While the importance of contemporary social, cultural, and experiential values in historic preservation has enjoyed an increasingly wider debate over the past decade, there is a concern that this movement has already been eclipsed by the desire of the field to be associated with environmental sustainability.
In this sense, one positivistic paradigm is substituted for another as historic preservation remains staunchly associated with technological solutions and unwilling to grapple with fundamental, subjective issues regarding the valuation of place. If, ostensibly, we are preserving older places for the benefit of people, then why does historic preservation regularly ignore or reject their experiences and values?
informant who took this
Agnew, N., & Demas, M. (eds.). (2004). Principles for the Conservation of Heritage Sites in China. Los Angeles: Getty Conservation Institute.
Australia ICOMOS (1999). The Burra Charter. Available at: http://www.icomos.org/australia/burra.html.
Cliver, E. B. (1992). Revisiting Past Rehabilitation Projects. In A. J. Lee (ed.), Past Meets Futures. (pp. 175–80). Washington, DC: Preservation Press.
Congress in Athens (1931). The Athens Charter. Available at: http://www.icomos.org/docs/athens_charter.html.
Elliott, J. D. (2002). Radical Preservation: Toward a New and More Ancient Paradigm. Forum Journal, 16 (3), 50–56.
Hudson, H., & James, P. (2007). The Changing Framework for Conservation of the Historic Environment. Structural Survey, 25 (3/4), 253–264.
ICOMOS (1964). The Venice Charter. Available at: http://www.icomos.org/venice_charter.html.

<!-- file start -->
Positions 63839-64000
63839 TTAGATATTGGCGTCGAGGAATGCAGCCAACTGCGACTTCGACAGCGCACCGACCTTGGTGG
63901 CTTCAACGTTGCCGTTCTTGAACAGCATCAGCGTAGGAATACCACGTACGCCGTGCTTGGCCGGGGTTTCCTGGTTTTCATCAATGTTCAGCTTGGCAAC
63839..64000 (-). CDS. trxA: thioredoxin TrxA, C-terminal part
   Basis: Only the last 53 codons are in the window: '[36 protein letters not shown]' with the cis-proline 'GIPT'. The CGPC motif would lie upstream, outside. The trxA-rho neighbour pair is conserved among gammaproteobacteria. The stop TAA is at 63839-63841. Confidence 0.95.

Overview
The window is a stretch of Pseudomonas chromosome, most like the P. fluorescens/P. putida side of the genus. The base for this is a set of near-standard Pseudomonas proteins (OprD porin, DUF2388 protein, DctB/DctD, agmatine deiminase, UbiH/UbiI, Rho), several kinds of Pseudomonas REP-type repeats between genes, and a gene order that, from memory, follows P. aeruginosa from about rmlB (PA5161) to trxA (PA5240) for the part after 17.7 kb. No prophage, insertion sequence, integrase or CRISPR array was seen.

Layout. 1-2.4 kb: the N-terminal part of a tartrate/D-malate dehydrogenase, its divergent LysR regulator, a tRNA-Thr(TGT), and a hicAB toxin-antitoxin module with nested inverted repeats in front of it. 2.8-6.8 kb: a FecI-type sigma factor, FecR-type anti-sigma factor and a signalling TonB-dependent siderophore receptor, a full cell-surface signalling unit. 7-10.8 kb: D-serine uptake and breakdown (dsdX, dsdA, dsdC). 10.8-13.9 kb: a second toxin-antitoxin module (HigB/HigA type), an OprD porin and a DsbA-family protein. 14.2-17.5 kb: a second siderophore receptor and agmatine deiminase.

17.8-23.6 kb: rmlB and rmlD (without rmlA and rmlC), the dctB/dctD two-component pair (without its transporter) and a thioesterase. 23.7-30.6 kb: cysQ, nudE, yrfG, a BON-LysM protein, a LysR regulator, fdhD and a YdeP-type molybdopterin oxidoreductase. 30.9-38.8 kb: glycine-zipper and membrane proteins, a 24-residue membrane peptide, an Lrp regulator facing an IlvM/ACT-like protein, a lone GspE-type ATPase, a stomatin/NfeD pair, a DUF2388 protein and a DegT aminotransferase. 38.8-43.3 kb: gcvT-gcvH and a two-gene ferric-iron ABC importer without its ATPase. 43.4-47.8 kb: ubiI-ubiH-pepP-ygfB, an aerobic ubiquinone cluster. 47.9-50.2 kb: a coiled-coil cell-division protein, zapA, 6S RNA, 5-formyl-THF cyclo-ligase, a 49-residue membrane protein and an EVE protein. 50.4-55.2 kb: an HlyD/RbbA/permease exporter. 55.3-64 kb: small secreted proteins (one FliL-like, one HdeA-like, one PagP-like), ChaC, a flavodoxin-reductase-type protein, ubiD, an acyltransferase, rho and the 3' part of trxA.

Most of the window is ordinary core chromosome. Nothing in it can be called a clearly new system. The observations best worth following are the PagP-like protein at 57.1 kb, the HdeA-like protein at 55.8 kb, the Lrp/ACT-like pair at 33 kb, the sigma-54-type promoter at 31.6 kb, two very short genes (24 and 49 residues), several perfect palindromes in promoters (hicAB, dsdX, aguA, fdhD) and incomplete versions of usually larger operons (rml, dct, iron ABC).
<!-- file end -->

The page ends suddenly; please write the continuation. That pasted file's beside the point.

ICOMOS (1994). Nara Document on Authenticity. Available at: http://www.international.icomos.org/charters/nara_e.htm.
Mason, R. (2003). Fixing Historic Preservation: A Constructive Critique of ‘Significance’. Places, 16 (1), 64–71.
Morris, W. (1996/1877). Manifesto of the Society for the Protection of Ancient Buildings. In N. S. Price, M. K. J. Talley, & A. M. Vaccaro (eds.), Historical and Philosophical Issues on the Conservation of Cultural Heritage. (pp. 319–21). Los Angeles: Getty Conservation Institute.
Riegl, A. (1996/1903). The Modern Cult of Monuments: Its Essence and Its Development. In N. S. Price, M. K. J. Talley, & A. M. Vaccaro (eds.), Historical and Philosophical Issues on the Conservation of Cultural Heritage. (pp. 69–83). Los Angeles: Getty Conservation Institute.
Ruskin, J. (1989/1849). The Seven Lamps of Architecture. New York: Dover Publications.
Tainter, J. A., & Lucas, G. J. (1983). Epistemology of the Significance Concept. American Antiquity, 48 (4), 707–719.
Waterton, E., Smith, L., & Campbell, G. (2006). The Utility of Discourse Analysis to Heritage Studies: The Burra Charter and Social Inclusion. International Journal of Heritage Studies, 12 (4), 339–355.
Wells, J. C. (2010a). Authenticity in More than One Dimension: Reevaluating a Core Premise of Historic Preservation. Forum Journal, 24 (3), 36–40.
Wells, J. C. (2010b). Our History Is Not False: Perspectives from the Revitalisation Culture. International Journal of Heritage Studies, 16 (6), 464–485.
Wells, J. C. (2009). Attachment to the Physical Age of Urban Residential Neighborhoods: A Comparative Case Study of Historic Charleston and I’On. Doctoral dissertation, Environmental Design and Planning, Clemson University. Available from UMI/ProQuest Dissertations & Theses database. (UMI No. 3360130).
Wells, J. C. (2007). The Plurality of Truth in Culture, Context, and Heritage: A (Mostly) Post-Structuralist Analysis of Urban Conservation Charters. City and Time, 3 (2), 1–3.